Alloy: A metal composed of a combination of two or more metals or a combination of a metal and a non-metal. Alloys are created to produce advantages that the pure metals cannot offer on their own.
Austenitic Stainless Steel: Non-magnetic stainless steels that contain nickel and chromium sufficient to develop and retain the austenitic phase at room temperature. Austenitic stainless steels are the most widely used category of stainless steel.
Chromium (Cr) : An alloying element that is used in stainless steel to deter corrosion.
Ductility: A measurement of the malleability of stainless steel in terms of the amount of deformation it will withstand before failure.
Ferritic: Magnetic stainless steels that have a low carbon content and contain chromium as the main alloying element, usually between 13% and 17%. It is the second most widely used stainless steel. Ferretic stainless steels are generally used in automotive trim and exhaust systems, hot water tanks, and interior architectural trim.
The standard thickness of a sheet of metal. Gauge is represented numerically. For stainless steel, as the gauge number increases, the material thickness decreases.
14 gauge stainless steel is 1.98mm thick
16 gauge stainless steel is 1.6mm thick
18 gauge stainless steel is 1.27mm thick
20 gauge stainless steel is 0.95mm thick
Martensitic: A small category of magnetic stainless steels typically containing 12% chromium, a moderate level of carbon, and a very low level of nickel.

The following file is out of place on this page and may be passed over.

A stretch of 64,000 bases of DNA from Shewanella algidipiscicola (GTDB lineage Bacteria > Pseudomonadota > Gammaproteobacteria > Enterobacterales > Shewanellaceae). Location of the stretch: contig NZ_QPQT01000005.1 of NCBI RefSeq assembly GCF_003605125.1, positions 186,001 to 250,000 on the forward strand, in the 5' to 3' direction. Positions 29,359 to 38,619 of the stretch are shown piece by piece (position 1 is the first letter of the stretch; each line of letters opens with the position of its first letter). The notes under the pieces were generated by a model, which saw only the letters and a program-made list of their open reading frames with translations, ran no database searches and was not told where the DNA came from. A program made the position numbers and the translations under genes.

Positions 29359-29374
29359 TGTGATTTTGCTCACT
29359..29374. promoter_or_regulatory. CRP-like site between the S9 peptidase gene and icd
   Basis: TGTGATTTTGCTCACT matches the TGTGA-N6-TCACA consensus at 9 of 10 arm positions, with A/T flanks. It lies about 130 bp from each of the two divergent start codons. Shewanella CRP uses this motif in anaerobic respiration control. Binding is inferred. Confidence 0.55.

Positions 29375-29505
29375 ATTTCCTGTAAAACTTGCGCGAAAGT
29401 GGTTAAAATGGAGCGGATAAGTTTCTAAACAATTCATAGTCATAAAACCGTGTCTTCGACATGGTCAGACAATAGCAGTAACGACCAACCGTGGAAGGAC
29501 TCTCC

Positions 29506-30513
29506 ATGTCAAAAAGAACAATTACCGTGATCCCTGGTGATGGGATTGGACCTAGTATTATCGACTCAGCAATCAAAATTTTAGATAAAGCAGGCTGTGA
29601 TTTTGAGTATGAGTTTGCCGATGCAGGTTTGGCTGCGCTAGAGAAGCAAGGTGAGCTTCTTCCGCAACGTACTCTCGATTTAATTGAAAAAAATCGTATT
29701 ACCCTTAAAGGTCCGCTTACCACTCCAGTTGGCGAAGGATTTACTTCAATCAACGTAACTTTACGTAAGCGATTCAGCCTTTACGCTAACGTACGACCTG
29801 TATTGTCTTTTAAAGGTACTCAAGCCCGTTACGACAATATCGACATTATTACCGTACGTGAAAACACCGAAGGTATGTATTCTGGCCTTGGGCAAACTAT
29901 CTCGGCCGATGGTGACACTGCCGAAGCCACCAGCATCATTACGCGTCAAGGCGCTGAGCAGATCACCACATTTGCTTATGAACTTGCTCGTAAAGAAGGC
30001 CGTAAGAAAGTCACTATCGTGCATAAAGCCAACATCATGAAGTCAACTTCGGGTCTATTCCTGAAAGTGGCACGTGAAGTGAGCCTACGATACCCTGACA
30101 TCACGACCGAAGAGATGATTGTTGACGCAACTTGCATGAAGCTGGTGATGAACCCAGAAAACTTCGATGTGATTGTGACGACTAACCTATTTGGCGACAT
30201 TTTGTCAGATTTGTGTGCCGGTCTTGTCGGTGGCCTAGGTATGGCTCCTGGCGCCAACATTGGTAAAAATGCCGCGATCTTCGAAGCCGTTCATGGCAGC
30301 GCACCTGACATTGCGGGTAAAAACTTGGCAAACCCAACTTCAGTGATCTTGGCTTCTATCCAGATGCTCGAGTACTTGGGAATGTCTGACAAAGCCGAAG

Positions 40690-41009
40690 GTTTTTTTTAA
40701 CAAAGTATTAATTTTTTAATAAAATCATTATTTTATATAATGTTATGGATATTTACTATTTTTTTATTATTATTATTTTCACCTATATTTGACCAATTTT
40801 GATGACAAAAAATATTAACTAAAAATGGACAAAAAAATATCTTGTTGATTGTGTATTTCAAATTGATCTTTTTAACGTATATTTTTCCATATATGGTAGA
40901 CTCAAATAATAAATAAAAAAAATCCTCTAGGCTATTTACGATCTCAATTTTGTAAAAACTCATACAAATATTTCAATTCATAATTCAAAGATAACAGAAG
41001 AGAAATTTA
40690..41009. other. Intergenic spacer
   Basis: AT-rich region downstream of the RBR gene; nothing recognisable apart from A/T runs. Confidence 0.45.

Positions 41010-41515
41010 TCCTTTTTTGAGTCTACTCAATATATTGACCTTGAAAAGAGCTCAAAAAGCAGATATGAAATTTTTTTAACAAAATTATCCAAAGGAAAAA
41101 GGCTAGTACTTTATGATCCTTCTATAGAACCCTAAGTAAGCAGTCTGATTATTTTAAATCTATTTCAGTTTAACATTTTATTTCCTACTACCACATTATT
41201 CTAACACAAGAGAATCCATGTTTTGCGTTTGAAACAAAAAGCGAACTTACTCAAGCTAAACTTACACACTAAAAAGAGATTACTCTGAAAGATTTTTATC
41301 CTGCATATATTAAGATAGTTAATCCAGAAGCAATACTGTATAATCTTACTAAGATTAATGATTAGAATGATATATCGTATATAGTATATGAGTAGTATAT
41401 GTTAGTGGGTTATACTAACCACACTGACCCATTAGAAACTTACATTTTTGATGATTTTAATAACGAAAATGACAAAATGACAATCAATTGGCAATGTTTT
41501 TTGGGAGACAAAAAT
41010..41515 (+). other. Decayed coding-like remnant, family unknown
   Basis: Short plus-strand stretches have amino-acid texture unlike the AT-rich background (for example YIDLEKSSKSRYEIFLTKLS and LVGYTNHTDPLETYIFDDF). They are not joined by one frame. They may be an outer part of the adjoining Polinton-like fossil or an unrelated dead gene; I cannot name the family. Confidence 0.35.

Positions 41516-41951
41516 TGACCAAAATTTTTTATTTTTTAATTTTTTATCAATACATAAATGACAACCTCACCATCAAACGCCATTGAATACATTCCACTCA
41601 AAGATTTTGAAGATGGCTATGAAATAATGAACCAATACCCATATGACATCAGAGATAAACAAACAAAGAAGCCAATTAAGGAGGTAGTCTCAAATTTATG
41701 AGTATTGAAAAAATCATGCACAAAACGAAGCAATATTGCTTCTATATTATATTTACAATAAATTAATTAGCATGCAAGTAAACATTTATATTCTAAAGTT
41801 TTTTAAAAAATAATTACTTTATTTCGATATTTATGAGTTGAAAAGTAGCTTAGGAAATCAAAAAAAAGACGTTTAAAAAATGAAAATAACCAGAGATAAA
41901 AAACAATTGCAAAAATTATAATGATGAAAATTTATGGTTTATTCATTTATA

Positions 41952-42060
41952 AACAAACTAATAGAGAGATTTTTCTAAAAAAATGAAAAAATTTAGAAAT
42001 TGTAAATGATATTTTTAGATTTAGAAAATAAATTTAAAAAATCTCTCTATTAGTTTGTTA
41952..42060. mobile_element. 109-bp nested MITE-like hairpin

Nickel (Ni): An alloying element used in stainless steels to enhance ductility and corrosion resistance.
Oxidation: Rust or corrosion due to exposure to oxygen.
Pitting: Localized corrosion (in the form of pits) of a metal surface that is confined to a small area.
Protective Coating: A temporary adhesive protective film attached to the surface that protects the surface during forming and handling operations that is stripped before final use.
Stainless Steel: Stainless steel is a ferrous alloy that resists staining, rusting, and corrosion. Stainless steel has a chromium content that exceeds 10% and may contain varying amounts of other elements such as nickel, molybdenum, nickel, etc depending on the grade.
Type 304: the most common grade; the classic 18/8 stainless steel. An austenitic chromium-nickel alloy used primarily in residential steels, for cookware, utensils, sinks, etc.
Length: Measument from Left to Right
Width: Measument from Front to Back
Height: Measument from Top to Bottom
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